Me: “How much older?”

Woman: “Twenty-seven years!”

Me: “Ma’am, your boyfriend just showed me his ID, and he is born in January 1973. With simple math, I came to the conclusion that you’re either 16 or 17 years old, not old enough to buy alcohol for at least a year, depending on which month you were born in. Please remove yourself from the store before I call security.”

Woman: “AAARGH!”

(She then stomped off, screaming at her boyfriend for “being dumb enough” to show me his ID. To be honest, I think she was the dumber one, in this case!)

It Rums In The Family

, , , , | Related | June 21, 2018

(I am about nine and our family is on vacation in the Caribbean. I have spent most of the day down at the beach, and with the heat and the salt water I am very thirsty. There is only one stand that sells soda, and it is down on the other end of the beach. My Mom and I start walking toward it. Along the way, we run into my grandparents walking the opposite way.)

Grandma: “Where are you two going?”

Mom: “[My Name] is really thirsty, so we’re going to get her a soda.”

Grandma: “Well, I have a coke here she can have. It’s diet, though.”

Me: “I don’t care.”

(I’m just eager to drink anything. My grandma hands me her cup and I take a huge drink, and a second later I start spitting it out on the ground.)

Grandma: “It’s just diet; it’s not that bad.”

(My mom takes the cup out of my hand and takes a small sip.)

Mom: “There’s rum in this.”

Grandma: “Oh! I forgot about that.”


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Roommate Berate

, , , , , , | Friendly | June 20, 2018

(My college roommate and I are randomly assigned, so we don’t know each other at all. One week into the semester, some of her friends stop by to pick her up for a party.)

Roommate: “I’ve got the brownies ready. Did you get the booze?”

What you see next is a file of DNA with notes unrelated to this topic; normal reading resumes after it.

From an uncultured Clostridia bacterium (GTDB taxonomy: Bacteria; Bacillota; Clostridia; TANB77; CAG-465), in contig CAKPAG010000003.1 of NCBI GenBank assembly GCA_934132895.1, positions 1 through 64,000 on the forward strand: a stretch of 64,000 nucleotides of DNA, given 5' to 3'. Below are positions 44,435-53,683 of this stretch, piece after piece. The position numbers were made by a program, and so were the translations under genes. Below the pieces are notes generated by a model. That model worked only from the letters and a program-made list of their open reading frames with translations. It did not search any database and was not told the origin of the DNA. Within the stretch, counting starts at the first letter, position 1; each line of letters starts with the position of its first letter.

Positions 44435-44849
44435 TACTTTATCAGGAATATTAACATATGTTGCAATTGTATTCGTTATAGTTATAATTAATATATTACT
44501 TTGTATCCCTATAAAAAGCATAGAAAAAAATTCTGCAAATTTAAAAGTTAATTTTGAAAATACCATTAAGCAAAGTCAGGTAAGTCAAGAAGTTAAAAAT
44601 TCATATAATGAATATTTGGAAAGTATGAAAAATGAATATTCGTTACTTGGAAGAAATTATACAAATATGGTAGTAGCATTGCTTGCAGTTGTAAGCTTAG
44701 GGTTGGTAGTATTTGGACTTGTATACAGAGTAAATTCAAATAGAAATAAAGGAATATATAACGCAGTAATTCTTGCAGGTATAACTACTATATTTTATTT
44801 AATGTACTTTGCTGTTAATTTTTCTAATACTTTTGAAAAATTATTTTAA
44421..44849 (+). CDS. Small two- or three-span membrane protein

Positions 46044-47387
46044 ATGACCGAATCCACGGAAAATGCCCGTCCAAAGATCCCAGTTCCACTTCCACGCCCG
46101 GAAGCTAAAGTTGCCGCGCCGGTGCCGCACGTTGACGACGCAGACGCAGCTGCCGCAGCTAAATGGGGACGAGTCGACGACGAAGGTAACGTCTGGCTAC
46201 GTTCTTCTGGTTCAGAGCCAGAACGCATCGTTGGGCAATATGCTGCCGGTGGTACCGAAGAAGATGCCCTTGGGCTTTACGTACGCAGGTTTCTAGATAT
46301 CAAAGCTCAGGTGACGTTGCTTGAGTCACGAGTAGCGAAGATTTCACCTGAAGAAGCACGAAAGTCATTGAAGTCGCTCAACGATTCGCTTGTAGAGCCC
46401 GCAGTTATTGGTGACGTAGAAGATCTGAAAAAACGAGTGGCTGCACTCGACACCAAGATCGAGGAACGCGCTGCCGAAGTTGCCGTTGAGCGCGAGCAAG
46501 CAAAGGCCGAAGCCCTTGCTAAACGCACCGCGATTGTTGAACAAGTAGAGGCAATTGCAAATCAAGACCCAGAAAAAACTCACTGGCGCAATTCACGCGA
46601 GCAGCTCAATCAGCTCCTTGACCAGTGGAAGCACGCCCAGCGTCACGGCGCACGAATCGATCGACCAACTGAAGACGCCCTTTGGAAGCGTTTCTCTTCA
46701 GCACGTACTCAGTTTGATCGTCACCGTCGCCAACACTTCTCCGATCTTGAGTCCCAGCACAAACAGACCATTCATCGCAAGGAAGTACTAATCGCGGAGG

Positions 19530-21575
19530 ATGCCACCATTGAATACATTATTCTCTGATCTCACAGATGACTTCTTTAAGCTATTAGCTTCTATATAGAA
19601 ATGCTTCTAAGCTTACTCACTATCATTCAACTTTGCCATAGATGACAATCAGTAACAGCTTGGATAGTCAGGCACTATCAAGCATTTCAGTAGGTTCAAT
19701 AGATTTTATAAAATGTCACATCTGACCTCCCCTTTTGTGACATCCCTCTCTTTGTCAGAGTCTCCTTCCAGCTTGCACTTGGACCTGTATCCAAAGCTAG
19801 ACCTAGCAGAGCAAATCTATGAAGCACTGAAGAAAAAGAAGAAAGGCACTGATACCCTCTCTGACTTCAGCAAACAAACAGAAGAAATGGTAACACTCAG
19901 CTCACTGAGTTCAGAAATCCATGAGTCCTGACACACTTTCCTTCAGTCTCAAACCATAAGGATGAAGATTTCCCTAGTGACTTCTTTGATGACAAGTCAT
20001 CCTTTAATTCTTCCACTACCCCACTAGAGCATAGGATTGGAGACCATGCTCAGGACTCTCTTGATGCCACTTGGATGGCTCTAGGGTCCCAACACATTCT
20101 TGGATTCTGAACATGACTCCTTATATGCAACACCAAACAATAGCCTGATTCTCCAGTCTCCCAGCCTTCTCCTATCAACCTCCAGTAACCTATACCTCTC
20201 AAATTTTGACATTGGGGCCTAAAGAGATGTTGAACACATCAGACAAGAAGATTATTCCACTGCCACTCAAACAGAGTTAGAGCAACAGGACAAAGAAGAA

Friend: “No, and our IDs got confiscated, so we can’t get any more.”

(Suddenly, all of them turn to look at me with a glint in their eyes.)

Me: “I’m going to stop you right there. One, I’m 20. Two, buying for a minor is illegal and punishable by a fine of ten grand and up to five years in prison, and I don’t like you that much.”

Roommate: “Fair enough.”

What Would You Like To Drunk And Disorder Today?

, , , , , | Right | June 19, 2018

(I’m working grill when a car pulls up to the drive-thru speaker.)

Coworker: “Welcome to [Restaurant]; how may I help you?”

Customer: *slurring and stuttering* “Can I get a-a [combo #1] with ffffffries and [drink] and a [combo #2], just the burrgerrrrr, with an on-ion ring and [drink].”

(I’m making the order when my coworker comes back to talk to me.)

Coworker: “Hey, [My Name], can you hand the food out and tell me if this guy is drunk? He reeks of booze.”

(I go to hand his food out the window.)

Me: “Here you are, sir.”

(He doesn’t respond. He’s clearly out of it.)

Me: “Sir? I have your food for you.”

Customer: *looking very confused* “Oh, oh, thanks. Where are my drinks?”

Me: *I can see them in his cup holders* “You already have them, sir. Is there anything else I can do for you?”

Customer: “Uh, no, I’m good.”

(He drives off, and instead of turning to follow the curb, he drives straight over it. Thankfully, he stops in the parking lot. I immediately pick up the phone and call the police. I come back out from the office and his passenger has come in to get more food. Not even a minute has passed since I called and there are already two cruisers in the parking lot.)

Passenger: *turning around and seeing the commotion outside* “What are they doing? He isn’t drunk!”

(We watched the police give the man a sobriety test, cuff him, search his car, take him away, and have the car towed, all while his passenger stood in the lobby and kept repeating that “he isn’t drunk.”)